Letters: Sept-Oct Editorial
I admire greatly and utterly support JMI as a badly needed and interesting medium within music in Ireland. Its cross-genre platform is hugely informative, and long may it develop.
But reading the editorial of the Sept/Oct issue I found my right arm twitching and wondered if perhaps the printer had got the covers mixed up, and was I in fact reading Treoir? To resort to second-guessing Desmond Fennell to understand Traditional music is like trying to interpret the state of the nation from watching Bertie Ahern talking football. But far from there being an ‘absence of any writing on music that might provide [social and cultural context]’ there is indeed extensive writing on the subject of music and identity. You might also note that the idea that musicians are trundling the millstones of Irish national cultural propriety all over the world, or want to be doing so, is way off the mark: they are playing music, as they have always done, because they enjoy it, get paid for it, or both.
The Fennell analogous thesis of ‘the music of consumer capitalism’ is a buzz term that means nothing to this practicality. Yes, music on plastic discs is a commodity, but the first Irish person to exploit the concept was Patsy Touhey, in America, a hundred years ago when he put his tunes on wax cylinders after getting himself a recording machine that he saw while playing at the World’s Fair in Chicago. Coleman’s activity too is legendary. Sheet music was commodity as well (otherwise we would have had no collections to draw on). Indeed so were instruments (the tale of the piper who bit his reeds on his deathbed), and tunes themselves (Breathnach’s story of the piper who battered the bejasus out of a rival who stole his tune). What about magazines? Books? Pens and paper?
There never were any ‘good old Times’ as the practical-minded old people, especially women, tell us. There must be few musicians who, September 11th aside, prefer to walk dirt tracks instead of fly, who don’t use credit cards, cell phones, laptops and email. There is no-one who wants to die of smallpox, and not so many who choose to live amid fifteen children with hand-washed nappies in damp houses in candlelight, crulging over a turf fire topped by a boiling pot of spuds. We are about playing music, singing, dancing or whatever. Artistic standards are high, improvement boosted by competition, promotion, financial reward (as always) – and practice – just like everything else.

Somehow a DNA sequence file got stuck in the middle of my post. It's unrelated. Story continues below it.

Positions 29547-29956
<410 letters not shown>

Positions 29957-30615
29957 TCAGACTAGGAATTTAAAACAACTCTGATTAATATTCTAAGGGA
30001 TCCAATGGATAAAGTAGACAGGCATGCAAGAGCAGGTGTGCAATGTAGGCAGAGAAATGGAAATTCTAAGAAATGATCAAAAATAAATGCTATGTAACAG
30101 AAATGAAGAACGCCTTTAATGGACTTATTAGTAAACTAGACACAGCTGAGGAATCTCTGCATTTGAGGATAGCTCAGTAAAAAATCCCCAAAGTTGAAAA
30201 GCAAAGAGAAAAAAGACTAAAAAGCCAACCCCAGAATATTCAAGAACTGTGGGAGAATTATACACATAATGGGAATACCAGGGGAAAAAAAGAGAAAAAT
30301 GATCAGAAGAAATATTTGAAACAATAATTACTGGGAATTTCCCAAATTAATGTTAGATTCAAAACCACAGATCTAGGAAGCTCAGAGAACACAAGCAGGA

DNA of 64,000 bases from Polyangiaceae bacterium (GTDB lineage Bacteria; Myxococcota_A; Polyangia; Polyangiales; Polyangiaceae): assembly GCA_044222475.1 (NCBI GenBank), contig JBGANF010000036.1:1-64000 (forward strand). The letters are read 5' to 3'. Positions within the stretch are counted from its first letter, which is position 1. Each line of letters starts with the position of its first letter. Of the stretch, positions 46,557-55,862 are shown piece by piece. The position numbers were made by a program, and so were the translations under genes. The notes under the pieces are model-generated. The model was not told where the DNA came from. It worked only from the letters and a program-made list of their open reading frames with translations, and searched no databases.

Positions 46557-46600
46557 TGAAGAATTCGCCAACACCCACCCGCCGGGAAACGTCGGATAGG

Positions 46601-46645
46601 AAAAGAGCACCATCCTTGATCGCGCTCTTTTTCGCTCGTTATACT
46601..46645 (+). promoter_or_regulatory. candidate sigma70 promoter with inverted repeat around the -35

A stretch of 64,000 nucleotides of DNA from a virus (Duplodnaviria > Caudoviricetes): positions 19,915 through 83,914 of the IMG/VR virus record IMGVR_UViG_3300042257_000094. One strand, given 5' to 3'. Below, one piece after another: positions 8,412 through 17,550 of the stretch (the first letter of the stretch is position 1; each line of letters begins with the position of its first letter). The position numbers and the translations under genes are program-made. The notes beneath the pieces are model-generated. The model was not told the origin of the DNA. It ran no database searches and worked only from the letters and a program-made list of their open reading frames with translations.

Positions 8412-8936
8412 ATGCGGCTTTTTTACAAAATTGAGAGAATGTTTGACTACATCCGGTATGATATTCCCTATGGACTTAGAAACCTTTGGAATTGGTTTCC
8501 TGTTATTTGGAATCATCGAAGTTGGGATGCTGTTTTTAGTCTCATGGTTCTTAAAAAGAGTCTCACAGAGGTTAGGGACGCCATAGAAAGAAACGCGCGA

There always have been musicians who looked up to, and others who were jealous of, other musicians, pompously (or begrudgingly) slagging them for being ‘commercial’. But amid it all we seem to have evolved a fairly tight hand on the reins of genre-specific ‘integrity’, and a sharp internal-criticism faculty, which JMI thankfully airs. If it wasn’t for the consumer capitalism that produced the recording machines, the vehicles to travel, and the monies for recreation, State support and instruments, we could never have had a music revival.
On progressive change in Jazz, you ‘tried to think of any parallel developments in Irish Traditional music but couldn’t’? How much more evidence than the revival of Traditional music, and its evolution of modern playing styles, formats, education structures, media and international practice since the 1950s is needed? But I really do have no idea of what your piece was attempting to say – other than, disappointingly, advertise a book by yourself, on the subject of Desmond Fennell, published by your employers.
Even Labhrás Ó Murchú might blush.
Editor replies: I think this is a cynical assessment of my editorial. As publisher as well as editor of JMI, I could give a book any amount of promotion through advertisements. Why would I go to the bother of writing over 1200 words? To suggest that I only wrote that piece to tie in a book is dismissive of my genuine interest in the questions I raised – which are left unanswered by your letter! I do not understand why you would profess an admiration for JMI only to then go against the spirit of it by ridiculing earnest ideas rather than responding to them coherently.
Published on 1 November 2001
Fintan Vallely lectures in traditional music at Dundalk Institute of Technology. He is author of several biographical and ethnographic books on the music, and is editor of the A-Z reference work Companion to Irish Traditional Music.